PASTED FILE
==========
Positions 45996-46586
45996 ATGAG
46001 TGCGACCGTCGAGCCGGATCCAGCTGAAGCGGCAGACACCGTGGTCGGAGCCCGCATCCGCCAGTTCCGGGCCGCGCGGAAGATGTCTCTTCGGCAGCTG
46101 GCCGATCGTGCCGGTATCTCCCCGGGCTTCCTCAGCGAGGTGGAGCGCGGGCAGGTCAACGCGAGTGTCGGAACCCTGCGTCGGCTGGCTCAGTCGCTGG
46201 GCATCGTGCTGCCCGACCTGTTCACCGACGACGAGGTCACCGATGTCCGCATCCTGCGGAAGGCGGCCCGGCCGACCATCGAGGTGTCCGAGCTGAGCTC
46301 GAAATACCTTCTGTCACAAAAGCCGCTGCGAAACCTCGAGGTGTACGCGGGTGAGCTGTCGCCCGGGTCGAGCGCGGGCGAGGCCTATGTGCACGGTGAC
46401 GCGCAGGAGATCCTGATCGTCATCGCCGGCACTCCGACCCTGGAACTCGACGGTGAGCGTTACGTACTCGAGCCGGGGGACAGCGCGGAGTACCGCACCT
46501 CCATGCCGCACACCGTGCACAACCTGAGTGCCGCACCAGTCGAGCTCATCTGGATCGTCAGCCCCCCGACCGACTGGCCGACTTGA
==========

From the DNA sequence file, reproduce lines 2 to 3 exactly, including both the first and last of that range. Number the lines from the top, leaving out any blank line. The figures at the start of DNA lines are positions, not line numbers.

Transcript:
45996 ATGAG
46001 TGCGACCGTCGAGCCGGATCCAGCTGAAGCGGCAGACACCGTGGTCGGAGCCCGCATCCGCCAGTTCCGGGCCGCGCGGAAGATGTCTCTTCGGCAGCTG